So, when we examine more and more cultures and sites, we inevitably come across something I personally to find to be very interesting: Names. How we define things when we talk about them is of critical importance. Often times, the names the names we use for a civilization is completely different than the one used by the people of that civilization/culture.
A good example of this would be China. The name for China in Chinese is “Zhongguo.” With it’s Japanese name being “Chugoku.” Namely, it sounds fairly different from the English name of “China.” So, the question then becomes where names of these things come from? In my mind, one thing starts to arise: Kings.
So what strikes as being the most prolific is how history tends to emphasize the the power of individuals. And of course, who would be the most powerful and influential but Kings?
The Namesakes from Kings:
So I’d like to take my time here and discuss How Kings have Influenced the naming of various things in history. An example we discussed in class would be the Sapa Inca. Inca itself meaning “King.” And of course, then when we refer to their civilization, we call them “Inca.”
So in this regard, a King defines the name of the people itself, which shows the importance and influence of the King. In a more extreme example, we have Qin Shihuang of the Qin Dynasty of China. It is supposed that he is the namesake of China. Being the first Chinese Emperor, his name Qin, ultimately became the namesake of his entire empire/people/country/civilization for thousands of years.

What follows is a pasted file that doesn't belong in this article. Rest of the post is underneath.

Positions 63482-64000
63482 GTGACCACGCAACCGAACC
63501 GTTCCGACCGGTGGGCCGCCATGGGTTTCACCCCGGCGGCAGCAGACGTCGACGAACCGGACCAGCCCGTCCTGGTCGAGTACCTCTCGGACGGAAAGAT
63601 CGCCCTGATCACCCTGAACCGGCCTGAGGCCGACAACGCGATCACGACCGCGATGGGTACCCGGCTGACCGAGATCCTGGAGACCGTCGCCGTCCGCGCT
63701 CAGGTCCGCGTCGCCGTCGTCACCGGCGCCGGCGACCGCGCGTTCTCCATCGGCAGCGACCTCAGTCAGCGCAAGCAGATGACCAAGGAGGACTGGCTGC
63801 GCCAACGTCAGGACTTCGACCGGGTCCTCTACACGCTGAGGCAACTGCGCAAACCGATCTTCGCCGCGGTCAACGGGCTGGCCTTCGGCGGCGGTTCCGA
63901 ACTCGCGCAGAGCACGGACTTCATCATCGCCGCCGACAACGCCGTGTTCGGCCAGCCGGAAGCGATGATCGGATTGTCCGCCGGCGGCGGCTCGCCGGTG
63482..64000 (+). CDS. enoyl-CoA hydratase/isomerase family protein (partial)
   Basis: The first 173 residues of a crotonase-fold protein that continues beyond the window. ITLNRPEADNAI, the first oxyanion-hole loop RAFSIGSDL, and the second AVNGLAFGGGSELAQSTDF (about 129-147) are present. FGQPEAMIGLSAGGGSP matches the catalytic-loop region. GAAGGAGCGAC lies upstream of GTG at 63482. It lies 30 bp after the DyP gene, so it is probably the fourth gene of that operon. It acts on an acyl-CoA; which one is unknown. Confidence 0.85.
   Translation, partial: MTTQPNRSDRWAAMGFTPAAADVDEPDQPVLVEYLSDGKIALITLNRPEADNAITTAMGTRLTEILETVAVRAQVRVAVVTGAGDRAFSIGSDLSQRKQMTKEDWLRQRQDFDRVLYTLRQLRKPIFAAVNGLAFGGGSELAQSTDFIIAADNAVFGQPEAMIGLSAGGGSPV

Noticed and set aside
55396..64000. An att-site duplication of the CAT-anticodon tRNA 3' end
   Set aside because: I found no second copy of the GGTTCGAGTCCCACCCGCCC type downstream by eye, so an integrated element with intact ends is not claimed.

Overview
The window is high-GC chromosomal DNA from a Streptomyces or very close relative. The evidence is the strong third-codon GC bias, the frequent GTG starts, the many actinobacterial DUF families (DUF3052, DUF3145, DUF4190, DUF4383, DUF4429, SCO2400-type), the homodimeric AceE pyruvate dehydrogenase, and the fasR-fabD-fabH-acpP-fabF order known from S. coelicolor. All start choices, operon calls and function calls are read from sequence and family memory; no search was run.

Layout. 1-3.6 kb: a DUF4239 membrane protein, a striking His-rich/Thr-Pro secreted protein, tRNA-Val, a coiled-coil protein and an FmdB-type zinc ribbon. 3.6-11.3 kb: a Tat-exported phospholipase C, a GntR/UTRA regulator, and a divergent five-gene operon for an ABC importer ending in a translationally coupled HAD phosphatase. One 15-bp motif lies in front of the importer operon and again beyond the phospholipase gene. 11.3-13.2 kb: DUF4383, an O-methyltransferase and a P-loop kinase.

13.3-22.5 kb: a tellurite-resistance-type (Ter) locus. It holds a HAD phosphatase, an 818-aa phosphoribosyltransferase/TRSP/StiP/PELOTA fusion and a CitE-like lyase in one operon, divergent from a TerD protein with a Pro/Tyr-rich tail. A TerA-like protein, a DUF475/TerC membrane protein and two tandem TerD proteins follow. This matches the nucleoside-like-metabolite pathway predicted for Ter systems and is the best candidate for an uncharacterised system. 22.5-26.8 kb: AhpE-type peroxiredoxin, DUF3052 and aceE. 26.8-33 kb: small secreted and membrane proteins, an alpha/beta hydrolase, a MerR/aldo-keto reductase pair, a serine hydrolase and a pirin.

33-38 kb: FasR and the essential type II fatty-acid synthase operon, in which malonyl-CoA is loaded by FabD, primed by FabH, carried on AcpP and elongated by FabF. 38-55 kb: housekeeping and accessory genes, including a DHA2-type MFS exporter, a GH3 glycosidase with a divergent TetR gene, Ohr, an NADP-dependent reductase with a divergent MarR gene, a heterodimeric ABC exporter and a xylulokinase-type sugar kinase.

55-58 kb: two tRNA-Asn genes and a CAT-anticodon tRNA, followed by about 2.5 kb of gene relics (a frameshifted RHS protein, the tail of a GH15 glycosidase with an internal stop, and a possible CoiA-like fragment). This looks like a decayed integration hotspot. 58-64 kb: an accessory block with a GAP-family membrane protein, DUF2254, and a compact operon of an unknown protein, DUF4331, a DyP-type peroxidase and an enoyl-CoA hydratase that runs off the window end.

(Just to make it as painfully obvious as possible)
Kings also give names to not just their own people, but often times set precedent for rulers that come after them. By following the name of a previous king, it also channels the authority, achievement, and power of that King. The most striking example of this seems to be the case of Julius Caesar.
Caesar was probably among the most prolific Kings (being the catch-all for ruler in this case) who ever lived. And what is important to note is that the number of titles he gave his name to. First off, it’s important to note that Caesar itself become the name of the leader of the Roman Empire, so even his successors wanted to channel his name.
It is also interesting to note though, that a variety of other European titles are derived from Caesar as well: The most notable are the Russian Tsar, and the German Kaiser, the terms for Caesar in Russian and German respectively. It was even flat out stated that by the German Chancellor (during the founding of Germany), that the name was chosen to channel the the authority of the Caesar himself.
So, I guess, I just wanted to make a point, that although we examine cultures and their contexts in Archaeology, it is also important to keep in mind the the influence of Individuals upon cultures. And in the most direct way, that’s usually some kind of King. So whether it’s The Dolce of Italy or the Emperor of Japan, I’d implore to think not just about the events and culture, but the people within them, and how they fit into the Big Picture.